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Join Date: Jul 2016
Posts: 11

Life-Cycle Cost of Submersible Pump

03/29/2017 7:41 AM

We are using Submersible Pumps whose maintenance cost is too high (i.e. their parts cost alot). So we need to get the pump from another manufacturer whose maintenance frequency and cost is lower. But before doing that I am requested to calculate the life cycle cost and efficiency of the pump in use. Now to calculate LCC, it is required to calculate energy cost, efficiency etc. To calculate them, I would require formulas for calculating these parameters. Moreover are the formula general for all types of pumps, or are they unique for submersible pumps?

Kindly provide me with the procedure and formulas for calculating efficiency and costs of submersible pumps.

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Guru

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#1

Re: Life Cycle Cost of Submersible Pump

03/29/2017 9:27 AM

Life cycle cost for a submersible pump is pretty much the same as any other item.

"A life cycle cost analysis involves the analysis of the costs of a system or a component over its entire life span. Typical costs for a system may include:

  • Acquisition costs (or design and development costs).
  • Operating costs:
    • Cost of failures
    • Cost of repairs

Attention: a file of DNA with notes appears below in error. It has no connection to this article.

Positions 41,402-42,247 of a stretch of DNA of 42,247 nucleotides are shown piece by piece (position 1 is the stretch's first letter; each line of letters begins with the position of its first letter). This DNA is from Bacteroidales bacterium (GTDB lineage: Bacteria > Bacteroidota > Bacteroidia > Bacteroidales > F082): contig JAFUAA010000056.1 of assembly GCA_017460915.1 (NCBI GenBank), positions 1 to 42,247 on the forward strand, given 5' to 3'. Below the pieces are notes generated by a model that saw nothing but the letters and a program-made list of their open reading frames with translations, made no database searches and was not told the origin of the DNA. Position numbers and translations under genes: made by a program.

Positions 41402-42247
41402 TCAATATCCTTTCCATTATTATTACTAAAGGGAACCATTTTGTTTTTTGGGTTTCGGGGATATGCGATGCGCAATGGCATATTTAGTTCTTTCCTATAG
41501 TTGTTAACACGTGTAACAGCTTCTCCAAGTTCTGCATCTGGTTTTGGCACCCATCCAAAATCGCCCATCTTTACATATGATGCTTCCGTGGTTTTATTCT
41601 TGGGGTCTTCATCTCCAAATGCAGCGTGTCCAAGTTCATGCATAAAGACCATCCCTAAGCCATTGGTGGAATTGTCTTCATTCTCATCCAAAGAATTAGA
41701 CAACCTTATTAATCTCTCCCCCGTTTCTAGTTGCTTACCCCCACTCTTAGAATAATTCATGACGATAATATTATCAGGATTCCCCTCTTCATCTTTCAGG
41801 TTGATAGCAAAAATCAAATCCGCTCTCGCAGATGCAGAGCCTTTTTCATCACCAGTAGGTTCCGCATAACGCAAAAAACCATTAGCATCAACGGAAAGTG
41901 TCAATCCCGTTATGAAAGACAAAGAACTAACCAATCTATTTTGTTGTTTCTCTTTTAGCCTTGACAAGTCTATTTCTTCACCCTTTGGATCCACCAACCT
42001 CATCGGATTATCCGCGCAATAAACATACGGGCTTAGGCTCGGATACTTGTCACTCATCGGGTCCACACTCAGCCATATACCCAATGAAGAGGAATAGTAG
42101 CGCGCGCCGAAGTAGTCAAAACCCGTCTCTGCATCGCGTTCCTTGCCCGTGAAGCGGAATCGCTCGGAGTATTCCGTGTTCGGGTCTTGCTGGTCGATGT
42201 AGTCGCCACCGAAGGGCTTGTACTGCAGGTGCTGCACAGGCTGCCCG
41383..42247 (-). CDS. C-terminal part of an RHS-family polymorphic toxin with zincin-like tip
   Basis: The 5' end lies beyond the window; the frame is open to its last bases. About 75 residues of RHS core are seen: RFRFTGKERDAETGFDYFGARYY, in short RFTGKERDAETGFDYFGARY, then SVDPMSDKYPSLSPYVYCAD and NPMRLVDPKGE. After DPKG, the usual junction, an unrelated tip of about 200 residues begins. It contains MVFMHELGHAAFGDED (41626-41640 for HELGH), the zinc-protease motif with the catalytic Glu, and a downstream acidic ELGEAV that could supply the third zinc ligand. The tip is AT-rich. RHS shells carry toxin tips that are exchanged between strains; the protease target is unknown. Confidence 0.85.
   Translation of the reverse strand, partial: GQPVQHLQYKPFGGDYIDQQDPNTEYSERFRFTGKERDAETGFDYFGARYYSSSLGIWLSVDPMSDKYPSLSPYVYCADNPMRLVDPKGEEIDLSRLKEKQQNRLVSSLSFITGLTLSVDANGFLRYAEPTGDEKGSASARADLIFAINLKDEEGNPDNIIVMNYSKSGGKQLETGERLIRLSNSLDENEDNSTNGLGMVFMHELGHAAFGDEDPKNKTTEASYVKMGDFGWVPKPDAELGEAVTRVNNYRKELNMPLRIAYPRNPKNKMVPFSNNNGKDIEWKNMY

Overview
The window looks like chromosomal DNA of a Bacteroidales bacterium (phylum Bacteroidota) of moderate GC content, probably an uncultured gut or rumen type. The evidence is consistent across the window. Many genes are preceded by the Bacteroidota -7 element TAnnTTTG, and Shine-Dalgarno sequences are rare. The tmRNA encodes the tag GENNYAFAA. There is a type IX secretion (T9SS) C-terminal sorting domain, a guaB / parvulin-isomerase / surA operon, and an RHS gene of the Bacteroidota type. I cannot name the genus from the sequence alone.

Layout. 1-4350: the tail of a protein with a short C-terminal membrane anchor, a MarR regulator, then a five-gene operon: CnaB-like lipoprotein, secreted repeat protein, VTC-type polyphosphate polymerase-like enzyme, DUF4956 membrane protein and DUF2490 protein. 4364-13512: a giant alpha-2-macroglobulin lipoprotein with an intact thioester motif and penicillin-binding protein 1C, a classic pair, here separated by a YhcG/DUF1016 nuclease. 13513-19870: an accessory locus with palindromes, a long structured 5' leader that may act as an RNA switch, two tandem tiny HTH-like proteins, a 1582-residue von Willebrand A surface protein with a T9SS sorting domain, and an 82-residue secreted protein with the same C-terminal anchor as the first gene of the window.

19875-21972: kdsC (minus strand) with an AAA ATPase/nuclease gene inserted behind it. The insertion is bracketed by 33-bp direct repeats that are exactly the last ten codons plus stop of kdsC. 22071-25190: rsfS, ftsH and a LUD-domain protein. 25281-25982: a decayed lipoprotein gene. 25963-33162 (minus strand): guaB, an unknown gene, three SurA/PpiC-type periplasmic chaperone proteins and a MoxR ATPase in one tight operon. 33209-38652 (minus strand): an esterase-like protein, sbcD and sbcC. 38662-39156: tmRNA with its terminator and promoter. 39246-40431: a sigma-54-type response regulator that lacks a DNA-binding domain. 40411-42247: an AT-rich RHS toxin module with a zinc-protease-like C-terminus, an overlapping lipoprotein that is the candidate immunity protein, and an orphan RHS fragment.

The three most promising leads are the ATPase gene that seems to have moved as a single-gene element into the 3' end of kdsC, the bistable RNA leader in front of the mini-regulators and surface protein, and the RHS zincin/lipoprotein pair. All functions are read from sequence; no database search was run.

• Cost for spares
    • Downtime costs
    • Loss of production
  • Maintenance costs:
    • Cost of corrective maintenance
    • Cost of preventive maintenance
    • Cost for predictive maintenance
  • Disposal costs."

http://simple.werf.org/simple/media/LCCT/index.html

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#2

Re: Life-Cycle Cost of Submersible Pump

03/29/2017 2:36 PM

Usually when I am looking for an improved device to replace one that fails often I look at what was the common failure point of the old units design and try and find a newer version that has a better design in that weak aspect.

The most common fail points I know of in submersible pumps are the impellers and related body components wearing out due to abrasion scouring from high levels of abrasive particles in the fluids they move.

If they are plastic or composite go with stainless steel on the next units. If they were stainless steel and they keep wearing out you have a severe sediment problem with your source water you need to deal with.

Second to that is motor failure due to bad electrical control and supply issues. Either the pumps are behind cycled on and off too often or the power source has too much of a voltage drop at the motor.

Other than that without you defining the actual points of failure your pumps are having we will just be guessing at what is the source of your problem and to what can be done to fix it.

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Guru

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#3
In reply to #2

Re: Life-Cycle Cost of Submersible Pump

03/30/2017 2:18 AM

There is also the additional costs of trying to keep an older pump running past its optimum replacement time. The more often maintenance has been done, the shorter the time to the next overhaul (usually).

sometimes plastic impellers give longer life than stainless, depending on the medium being pumped.

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Power-User

Join Date: Jan 2015
Posts: 104
#4

Re: Life-Cycle Cost of Submersible Pump

03/30/2017 8:44 AM

Do you have other pumps? Matching brands/sizes where you can will make it easier/cheaper in the long run. Probably stating the obvious here.